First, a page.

From Singaporeans playing illegal football pools through a telephone broker in Malaysia to Vietnamese gambling over cards at a pool hall, there is clearly strong demand for gambling in much of Southeast Asia.

While Europe and America have been fretting about casino banking, Southeast Asia appears to be banking on casinos.

Following the highly profitable legalisation of casinos in Singapore, which will see the city-state rival Las Vegas as the world’s second biggest gambling market after Macao next year, other Southeast Asian nations are moving down a similar path.

The MGM Grand casino, which will is scheduled to start a phased opening from 2013, will eventually have 90 gambling tables and 1,000 slot machines.

The Vietnamese government, which frequently campaigns against “social evils” such as illegal gambling, prostitution and alcoholism, remains nervous about opening the field for more casinos.

While these markets will likely remain smaller than Singapore and even Malaysia, we sense they could provide better growth prospects over time, albeit with added country risk/limited liquidity.

It will dwarf existing outfits such as the Silver Shores International Resort in Danang, which euphemistically calls its small gambling centre an “adult entertainment centre with financial rewards” rather than a casino, much in the same way that Singapore prefers to call its casinos “integrated resorts”.

But regional governments long resisted calls from US and other casino companies to allow them to open up, arguing that legalising gambling would cause social problems.

Vietnam has allowed a number of small casinos to operate in recent years, so long as they serve only foreigners and keep a relatively low profile

I caught my boyfriend looking at porn.. well i found it under the history on my google desktop and he swore on my life and on our relationship that he hadn’t.until i showed it to him.. is this normal.. is this right? we’ve been dating for 4 years

You should not patch the cracks online, watching porn.

I took the computer and went in the bathroom, locked the door, and checked out all his “history” and “caches” from both his Safari and Firefox internet browsers. But I can’t forget situations that have to do with distrust.

Good luck to all!

I don’t see any difference between watching porn online and going to a strip club to see girls dancing naked. He immediately started breathing heavier and sweating even though the A/C was full on.

Thanks to all for reading my long message. We don’t go to mass or do all the catholic rituals, we just have that catholic upbringing from having being in private catholic schools. And THEN, take it from there. He went blank, and said: “I haven’t visited any porn sites”. I’m just an average woman, when it comes down to all that. At 5am! he followed me in his car and took me home. I’ve even sacrificed career dreams to support his, and this porn issue makes me feel like I should have never done that.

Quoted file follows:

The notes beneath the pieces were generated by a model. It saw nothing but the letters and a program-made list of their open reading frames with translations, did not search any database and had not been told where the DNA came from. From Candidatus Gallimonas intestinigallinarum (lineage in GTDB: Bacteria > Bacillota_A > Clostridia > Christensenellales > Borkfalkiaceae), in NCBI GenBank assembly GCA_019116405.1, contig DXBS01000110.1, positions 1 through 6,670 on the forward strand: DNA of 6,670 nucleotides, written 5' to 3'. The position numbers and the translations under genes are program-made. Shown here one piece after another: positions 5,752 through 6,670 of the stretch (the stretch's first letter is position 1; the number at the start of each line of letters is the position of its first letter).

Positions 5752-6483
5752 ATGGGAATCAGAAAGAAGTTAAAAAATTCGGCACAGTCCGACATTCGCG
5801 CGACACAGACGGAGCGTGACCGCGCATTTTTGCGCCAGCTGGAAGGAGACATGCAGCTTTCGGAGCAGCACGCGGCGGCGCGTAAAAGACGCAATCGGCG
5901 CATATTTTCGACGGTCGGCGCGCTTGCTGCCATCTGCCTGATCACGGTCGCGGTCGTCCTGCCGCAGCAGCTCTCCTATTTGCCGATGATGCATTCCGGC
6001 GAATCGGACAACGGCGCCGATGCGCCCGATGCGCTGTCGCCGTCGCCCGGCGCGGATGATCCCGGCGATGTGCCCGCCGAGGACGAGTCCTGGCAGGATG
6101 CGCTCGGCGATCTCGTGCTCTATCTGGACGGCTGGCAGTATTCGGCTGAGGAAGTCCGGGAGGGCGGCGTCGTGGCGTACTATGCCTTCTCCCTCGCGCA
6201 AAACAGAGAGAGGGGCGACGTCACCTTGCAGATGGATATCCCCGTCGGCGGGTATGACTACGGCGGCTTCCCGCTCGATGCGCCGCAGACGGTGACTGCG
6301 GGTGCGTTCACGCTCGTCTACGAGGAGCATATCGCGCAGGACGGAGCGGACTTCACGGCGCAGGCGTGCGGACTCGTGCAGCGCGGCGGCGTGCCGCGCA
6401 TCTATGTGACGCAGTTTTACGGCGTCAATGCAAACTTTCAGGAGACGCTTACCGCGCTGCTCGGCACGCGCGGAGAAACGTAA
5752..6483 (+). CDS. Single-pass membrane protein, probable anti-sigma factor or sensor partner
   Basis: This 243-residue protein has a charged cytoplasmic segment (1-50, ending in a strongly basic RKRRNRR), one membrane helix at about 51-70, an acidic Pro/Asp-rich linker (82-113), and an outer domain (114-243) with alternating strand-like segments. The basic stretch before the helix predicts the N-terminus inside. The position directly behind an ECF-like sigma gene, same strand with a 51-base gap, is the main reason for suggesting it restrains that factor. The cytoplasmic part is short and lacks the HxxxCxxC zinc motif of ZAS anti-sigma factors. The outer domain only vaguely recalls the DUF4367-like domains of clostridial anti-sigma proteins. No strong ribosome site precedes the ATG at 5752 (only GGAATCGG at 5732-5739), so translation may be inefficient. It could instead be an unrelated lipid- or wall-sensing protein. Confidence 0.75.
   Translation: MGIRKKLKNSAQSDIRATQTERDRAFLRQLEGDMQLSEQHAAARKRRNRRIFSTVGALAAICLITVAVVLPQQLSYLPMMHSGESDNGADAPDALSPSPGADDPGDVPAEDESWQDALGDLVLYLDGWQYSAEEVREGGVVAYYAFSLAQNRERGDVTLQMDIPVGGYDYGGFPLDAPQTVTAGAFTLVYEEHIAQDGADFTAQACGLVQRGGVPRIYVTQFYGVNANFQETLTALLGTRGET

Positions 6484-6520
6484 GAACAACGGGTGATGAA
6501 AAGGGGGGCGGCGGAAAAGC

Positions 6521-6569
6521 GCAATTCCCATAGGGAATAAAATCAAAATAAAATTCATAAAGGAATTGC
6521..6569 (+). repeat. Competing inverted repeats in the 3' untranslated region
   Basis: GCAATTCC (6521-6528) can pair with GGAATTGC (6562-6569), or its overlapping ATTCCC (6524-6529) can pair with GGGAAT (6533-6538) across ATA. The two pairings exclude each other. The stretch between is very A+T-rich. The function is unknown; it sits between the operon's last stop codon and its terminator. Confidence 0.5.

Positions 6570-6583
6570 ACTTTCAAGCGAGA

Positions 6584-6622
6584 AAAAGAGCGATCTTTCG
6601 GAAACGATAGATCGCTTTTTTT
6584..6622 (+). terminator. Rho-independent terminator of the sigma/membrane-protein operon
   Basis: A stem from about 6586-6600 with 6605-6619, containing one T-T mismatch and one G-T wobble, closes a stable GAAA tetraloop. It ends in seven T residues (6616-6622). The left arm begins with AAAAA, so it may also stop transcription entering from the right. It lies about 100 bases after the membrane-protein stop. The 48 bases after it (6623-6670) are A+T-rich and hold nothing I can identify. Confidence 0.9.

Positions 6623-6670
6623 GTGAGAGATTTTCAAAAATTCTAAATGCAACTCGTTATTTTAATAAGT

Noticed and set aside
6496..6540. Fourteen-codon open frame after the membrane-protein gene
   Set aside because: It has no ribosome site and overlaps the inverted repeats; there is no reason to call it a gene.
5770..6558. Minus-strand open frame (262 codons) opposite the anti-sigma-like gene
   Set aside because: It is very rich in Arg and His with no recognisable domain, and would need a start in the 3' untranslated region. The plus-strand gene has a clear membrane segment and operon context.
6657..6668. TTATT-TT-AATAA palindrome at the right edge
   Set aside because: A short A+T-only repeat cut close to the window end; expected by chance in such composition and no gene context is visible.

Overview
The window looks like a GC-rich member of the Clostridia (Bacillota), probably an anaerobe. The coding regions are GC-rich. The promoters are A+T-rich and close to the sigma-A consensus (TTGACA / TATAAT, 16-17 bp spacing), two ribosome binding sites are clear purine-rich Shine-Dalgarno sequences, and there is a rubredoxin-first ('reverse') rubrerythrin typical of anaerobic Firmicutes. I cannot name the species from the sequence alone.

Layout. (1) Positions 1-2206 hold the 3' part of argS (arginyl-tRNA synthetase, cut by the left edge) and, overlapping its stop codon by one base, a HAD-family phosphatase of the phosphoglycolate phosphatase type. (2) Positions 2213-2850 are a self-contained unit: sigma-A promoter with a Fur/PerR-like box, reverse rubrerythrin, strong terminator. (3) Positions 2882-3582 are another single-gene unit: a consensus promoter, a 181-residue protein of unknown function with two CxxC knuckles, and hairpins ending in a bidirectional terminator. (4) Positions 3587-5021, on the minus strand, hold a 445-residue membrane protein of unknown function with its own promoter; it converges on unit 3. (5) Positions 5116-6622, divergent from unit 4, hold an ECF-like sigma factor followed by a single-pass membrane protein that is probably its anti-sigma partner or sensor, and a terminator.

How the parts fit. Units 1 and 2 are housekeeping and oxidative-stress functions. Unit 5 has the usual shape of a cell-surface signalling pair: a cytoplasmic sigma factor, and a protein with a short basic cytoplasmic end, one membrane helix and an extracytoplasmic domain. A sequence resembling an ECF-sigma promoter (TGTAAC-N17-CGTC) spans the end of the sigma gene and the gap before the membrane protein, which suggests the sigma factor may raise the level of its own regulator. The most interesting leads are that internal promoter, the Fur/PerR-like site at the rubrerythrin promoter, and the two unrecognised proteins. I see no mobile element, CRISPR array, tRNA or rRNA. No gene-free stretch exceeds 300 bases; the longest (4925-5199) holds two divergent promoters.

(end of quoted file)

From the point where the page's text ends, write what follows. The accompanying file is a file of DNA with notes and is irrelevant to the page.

This is a very common issue in relationships, and that’s why men try to justify it as being something “every guy does”. It’s hard to realize this is the beginning of the end of this relationship, at this point in my life. My partner knew that very well.

It’s a very hard subject to discuss, as everyone has different views of what a healthy relationship and sexual relationship should be. Then, he woke up, and asked me what was it I was looking at. I’ve never seen a man so in love with me before, who always really put me first. Than, he said, “we’ll i watched it once before”. And have given my partners the same.

Please post any replies identifying the message with “REPLY” on the first paragraph of your reply.

Instead, they should talk to their partners about it as a couple, to see how the other feels about it. This, assuming you didn’t go for a lap dance or more at the strip club, or started chatting with girls online.

I’ve always wanted to work elsewhere, and haven’t done so to support his career dreams at this time (we planned to tackle my career dreams together later on, and tackle his first). What might be ok to someone may not be ok to someone else, due to their beliefs and upbringing.

Me personally…I grew up in a catholic family were also, trust and respect for others is everything. While in the car he said: “I did it because I was just curious”. I saw it, as I was looking for another link in the “History” I had visited before, that had nothing to do with porn.

Mind you, all the sites were girls-girls, girls-guys, and one of transexuals having sex!!!!

I kept asking him, and he denied it. I wasn’t looking for it. I rather not waste my time or his anymore, and be in a relationship in those terms.

Like most people, I’ve had pre-marital sex with all my partners (I’m not married) I’m just not as liberal as other people who don’t mind having orgies at home, kissing other guys/girls, taking many drugs, etc. When you do something behind someone else’s back, it’s because you know in your heart it might upset the other person.. I don’t trust him the same way, and to me, trust is everything. (Hello, who doesn’t?! Living 100% under catholic beliefs is rarely seen anymore).

It’s very selfishl and immature for guys to think it’s ok only because “guys think like that”.

In a relationship, I only ask TRUST, COMMUNICATION, and RESPECT. I NEVER negotiate with not getting that. I’m 40, and it’s hard to not know now were my life may be heading without him. To what I said: “Maybe more like 30 times and counting?!…it’s right here in the “History”!” And then he started looking like “shit, I got caught”.